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Monday, November 24, 2014, 09:31

Web firms' video and subtitle sites closed in IPR crackdown

By Sun Xiaochen

The closure of two popular subtitle and video sharing websites reflects a hardening of attitudes toward copyright violation, but more proactive measures are needed, experts say.

Fans of foreign TV series who visited yyets.com and shooter.cn for free downloads and translated Chinese subtitles found the sites were shut on Saturday. Both carried statements about the closure on their home pages.

"Our website is cleaning up (pirated) content," said the yyets.com statement. "Thanks for users' attention and support. Since (being) established by a group of overseas students in 2004, we have ... offered subtitle translation for popular foreign TV series, only hoping to help Chinese viewers."

The shooter.cn statement, drafted by founder Shen Sheng, said the website was launched to enhance understanding of different cultures.

Both sites claim to be nonprofit operations. However, they have violated the rights of the producers of the shows, said intellectual property experts, and their closure highlights the growing awareness of copyright protection in China's online video market.

"The closure of two major subtitle download sites shows that the country's scrutiny of online copyright violation has become more sophisticated than ever amid the overwhelming demand for tougher controls and stronger penalties from overseas rights holders," said Tao Xinliang, director of Shanghai University's IPR College.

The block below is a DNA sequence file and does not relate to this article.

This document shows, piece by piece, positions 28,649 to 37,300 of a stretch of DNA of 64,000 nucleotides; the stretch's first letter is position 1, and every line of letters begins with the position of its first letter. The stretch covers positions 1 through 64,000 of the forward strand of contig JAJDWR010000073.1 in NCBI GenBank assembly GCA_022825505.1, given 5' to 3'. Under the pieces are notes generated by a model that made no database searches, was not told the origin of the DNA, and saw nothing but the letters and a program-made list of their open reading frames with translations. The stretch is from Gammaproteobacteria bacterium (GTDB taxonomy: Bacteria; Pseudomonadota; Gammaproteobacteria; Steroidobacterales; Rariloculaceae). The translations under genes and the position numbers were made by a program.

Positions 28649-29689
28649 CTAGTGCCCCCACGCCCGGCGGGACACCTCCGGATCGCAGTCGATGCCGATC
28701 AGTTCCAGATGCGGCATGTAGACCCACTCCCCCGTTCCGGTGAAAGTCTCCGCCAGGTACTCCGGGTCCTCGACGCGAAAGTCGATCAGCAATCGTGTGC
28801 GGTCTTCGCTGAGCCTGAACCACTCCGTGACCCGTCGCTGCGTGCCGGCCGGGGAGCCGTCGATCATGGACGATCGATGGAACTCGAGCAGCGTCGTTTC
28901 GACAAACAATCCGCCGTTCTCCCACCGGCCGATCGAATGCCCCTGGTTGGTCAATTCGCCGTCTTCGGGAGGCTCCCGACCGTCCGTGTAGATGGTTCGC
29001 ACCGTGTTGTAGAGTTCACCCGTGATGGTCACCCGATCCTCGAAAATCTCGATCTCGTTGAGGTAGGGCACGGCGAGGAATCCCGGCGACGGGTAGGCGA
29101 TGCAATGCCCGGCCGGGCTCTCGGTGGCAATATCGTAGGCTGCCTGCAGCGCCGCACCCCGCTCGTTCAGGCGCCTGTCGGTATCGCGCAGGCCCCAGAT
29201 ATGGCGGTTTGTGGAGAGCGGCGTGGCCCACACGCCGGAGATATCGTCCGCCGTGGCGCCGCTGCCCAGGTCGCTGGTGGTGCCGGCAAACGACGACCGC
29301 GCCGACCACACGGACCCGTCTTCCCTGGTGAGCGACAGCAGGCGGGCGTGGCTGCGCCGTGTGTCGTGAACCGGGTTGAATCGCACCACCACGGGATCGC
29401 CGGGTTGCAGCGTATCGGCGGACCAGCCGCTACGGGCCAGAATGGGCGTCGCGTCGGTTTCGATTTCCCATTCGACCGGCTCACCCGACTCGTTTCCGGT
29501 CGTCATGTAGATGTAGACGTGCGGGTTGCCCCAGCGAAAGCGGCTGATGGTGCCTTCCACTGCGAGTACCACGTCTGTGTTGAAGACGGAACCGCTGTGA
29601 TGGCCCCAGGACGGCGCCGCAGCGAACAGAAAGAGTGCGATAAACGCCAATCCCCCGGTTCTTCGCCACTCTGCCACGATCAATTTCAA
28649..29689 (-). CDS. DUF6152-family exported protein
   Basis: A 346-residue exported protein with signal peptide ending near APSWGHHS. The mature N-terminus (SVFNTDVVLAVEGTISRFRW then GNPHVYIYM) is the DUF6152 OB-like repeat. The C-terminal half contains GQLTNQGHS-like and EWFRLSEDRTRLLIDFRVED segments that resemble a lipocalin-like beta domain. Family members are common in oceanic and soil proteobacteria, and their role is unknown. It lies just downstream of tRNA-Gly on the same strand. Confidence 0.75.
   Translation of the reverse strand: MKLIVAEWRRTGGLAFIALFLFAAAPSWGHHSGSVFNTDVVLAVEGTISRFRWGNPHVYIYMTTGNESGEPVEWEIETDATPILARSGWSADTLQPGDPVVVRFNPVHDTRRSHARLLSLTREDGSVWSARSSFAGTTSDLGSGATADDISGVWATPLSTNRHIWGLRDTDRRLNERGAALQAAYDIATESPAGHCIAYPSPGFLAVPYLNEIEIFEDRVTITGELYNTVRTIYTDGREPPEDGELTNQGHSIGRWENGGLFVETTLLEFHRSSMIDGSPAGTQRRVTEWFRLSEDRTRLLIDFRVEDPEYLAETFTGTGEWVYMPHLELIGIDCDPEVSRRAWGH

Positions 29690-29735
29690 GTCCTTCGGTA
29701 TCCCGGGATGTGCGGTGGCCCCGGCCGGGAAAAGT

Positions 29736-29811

Wang Qian, a copyright law researcher at East China University, said, "The unauthorized supply of copyright videos is a violation, while spreading privately translated subtitles is also illegal.

"Rights over screenplays, dialogue and foreign-language subtitles are all exclusively held by the producers and authorized distributors," Wang said. "Providing unofficial subtitles and matching them to pirated videos is definitely an infringement."

Yyets.com provided free download links to hit US dramas, and in October it was named as one of the most notorious online offenders by the Motion Picture Association of America.

The National Copyright Administration, in an effort to improve China's image as an active protector of intellectual property rights, launched a campaign against online piracy in 2005. The annual initiative, known as the Jianwang Operation, has reshaped the online copyright landscape.

The 2013 campaign saw the copyright watchdog order 20 major video website operators to produce documents establishing their right to handle 2,374 films and TV programs. The documents passed the checks in 63 percent of the cases, compared with only 34 percent in 2012 and 23 percent in 2011.

QVOD, a video sharing site based in Shenzhen, Guangdong province, was fined 260 million yuan ($42.5 million) for copyright violations in June.

Duan Yuping, deputy inspector of NCA's copyright management department, said, "We still have to be alert for more covert infringements. We should update the laws."

Tao of Shanghai University said, "More detailed rules on defining online service providers' obligations to examine uploaded content and protect copyright should be specified."

sunxiaochen@chinadaily.com.cn

 
 
 
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